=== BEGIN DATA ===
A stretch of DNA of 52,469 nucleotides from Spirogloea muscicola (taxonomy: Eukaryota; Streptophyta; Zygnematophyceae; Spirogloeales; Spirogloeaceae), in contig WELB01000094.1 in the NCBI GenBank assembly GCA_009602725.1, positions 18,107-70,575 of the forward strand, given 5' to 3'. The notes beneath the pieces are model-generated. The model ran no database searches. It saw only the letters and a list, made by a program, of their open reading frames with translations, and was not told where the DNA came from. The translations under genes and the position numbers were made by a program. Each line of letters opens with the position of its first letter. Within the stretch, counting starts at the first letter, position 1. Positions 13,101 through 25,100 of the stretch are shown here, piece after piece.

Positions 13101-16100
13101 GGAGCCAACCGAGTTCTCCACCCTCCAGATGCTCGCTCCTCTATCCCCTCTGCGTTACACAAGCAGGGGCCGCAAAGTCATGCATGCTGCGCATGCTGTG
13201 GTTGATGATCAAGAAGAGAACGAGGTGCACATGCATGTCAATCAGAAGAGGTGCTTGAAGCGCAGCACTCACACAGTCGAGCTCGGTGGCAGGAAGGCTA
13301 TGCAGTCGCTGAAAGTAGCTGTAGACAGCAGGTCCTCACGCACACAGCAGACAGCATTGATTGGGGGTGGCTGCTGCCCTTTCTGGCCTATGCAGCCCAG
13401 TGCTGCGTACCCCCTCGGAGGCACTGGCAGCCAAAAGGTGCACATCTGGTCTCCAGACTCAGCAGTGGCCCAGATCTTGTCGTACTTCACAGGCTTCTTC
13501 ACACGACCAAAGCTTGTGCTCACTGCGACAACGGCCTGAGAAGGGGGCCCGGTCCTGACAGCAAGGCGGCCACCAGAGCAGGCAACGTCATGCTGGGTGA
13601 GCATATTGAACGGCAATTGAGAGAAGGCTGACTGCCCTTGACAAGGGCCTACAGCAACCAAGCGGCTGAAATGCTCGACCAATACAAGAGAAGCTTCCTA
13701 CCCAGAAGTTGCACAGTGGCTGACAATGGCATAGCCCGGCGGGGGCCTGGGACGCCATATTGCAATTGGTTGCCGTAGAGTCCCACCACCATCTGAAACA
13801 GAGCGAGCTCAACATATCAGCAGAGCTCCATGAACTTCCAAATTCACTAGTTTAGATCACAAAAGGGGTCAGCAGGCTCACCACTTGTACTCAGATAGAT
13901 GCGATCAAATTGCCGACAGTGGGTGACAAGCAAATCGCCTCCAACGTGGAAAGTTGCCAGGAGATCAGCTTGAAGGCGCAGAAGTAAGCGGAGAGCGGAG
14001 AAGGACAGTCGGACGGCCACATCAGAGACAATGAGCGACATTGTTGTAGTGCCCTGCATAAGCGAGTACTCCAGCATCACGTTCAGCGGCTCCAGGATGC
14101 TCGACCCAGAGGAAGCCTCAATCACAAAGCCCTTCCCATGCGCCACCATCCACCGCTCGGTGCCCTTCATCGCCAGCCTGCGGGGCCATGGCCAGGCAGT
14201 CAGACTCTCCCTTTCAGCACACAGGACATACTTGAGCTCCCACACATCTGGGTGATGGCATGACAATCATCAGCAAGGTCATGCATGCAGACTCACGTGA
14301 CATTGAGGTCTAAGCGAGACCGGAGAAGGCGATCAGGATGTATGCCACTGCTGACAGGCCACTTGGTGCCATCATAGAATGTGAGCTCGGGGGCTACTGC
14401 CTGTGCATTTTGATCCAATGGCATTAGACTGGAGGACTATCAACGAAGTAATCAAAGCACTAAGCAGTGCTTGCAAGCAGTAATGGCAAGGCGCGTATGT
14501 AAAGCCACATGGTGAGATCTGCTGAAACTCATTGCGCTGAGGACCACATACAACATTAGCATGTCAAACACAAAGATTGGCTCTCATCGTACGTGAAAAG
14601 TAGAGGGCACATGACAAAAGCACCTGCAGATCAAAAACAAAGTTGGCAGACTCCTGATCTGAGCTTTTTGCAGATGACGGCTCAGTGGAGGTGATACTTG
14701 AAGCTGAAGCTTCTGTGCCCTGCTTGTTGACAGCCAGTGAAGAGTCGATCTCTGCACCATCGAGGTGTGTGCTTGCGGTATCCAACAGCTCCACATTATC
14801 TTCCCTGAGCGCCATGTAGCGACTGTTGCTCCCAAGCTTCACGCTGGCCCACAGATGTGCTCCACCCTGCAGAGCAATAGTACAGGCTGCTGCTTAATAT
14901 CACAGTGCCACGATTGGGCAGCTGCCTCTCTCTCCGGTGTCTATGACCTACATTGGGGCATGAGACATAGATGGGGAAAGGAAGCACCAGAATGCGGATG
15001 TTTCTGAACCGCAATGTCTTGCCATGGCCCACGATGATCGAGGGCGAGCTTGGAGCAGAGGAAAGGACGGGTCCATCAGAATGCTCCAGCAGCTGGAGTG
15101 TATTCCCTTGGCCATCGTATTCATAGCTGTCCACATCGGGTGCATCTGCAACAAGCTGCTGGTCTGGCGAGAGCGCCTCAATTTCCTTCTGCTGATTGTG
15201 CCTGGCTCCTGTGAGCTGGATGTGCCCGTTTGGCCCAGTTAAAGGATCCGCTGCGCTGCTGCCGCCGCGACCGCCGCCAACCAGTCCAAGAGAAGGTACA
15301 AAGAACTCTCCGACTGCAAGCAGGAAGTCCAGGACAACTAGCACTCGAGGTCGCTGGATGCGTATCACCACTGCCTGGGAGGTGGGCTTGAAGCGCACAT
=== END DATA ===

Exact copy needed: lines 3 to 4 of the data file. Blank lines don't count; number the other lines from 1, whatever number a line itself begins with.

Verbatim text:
13101 GGAGCCAACCGAGTTCTCCACCCTCCAGATGCTCGCTCCTCTATCCCCTCTGCGTTACACAAGCAGGGGCCGCAAAGTCATGCATGCTGCGCATGCTGTG
13201 GTTGATGATCAAGAAGAGAACGAGGTGCACATGCATGTCAATCAGAAGAGGTGCTTGAAGCGCAGCACTCACACAGTCGAGCTCGGTGGCAGGAAGGCTA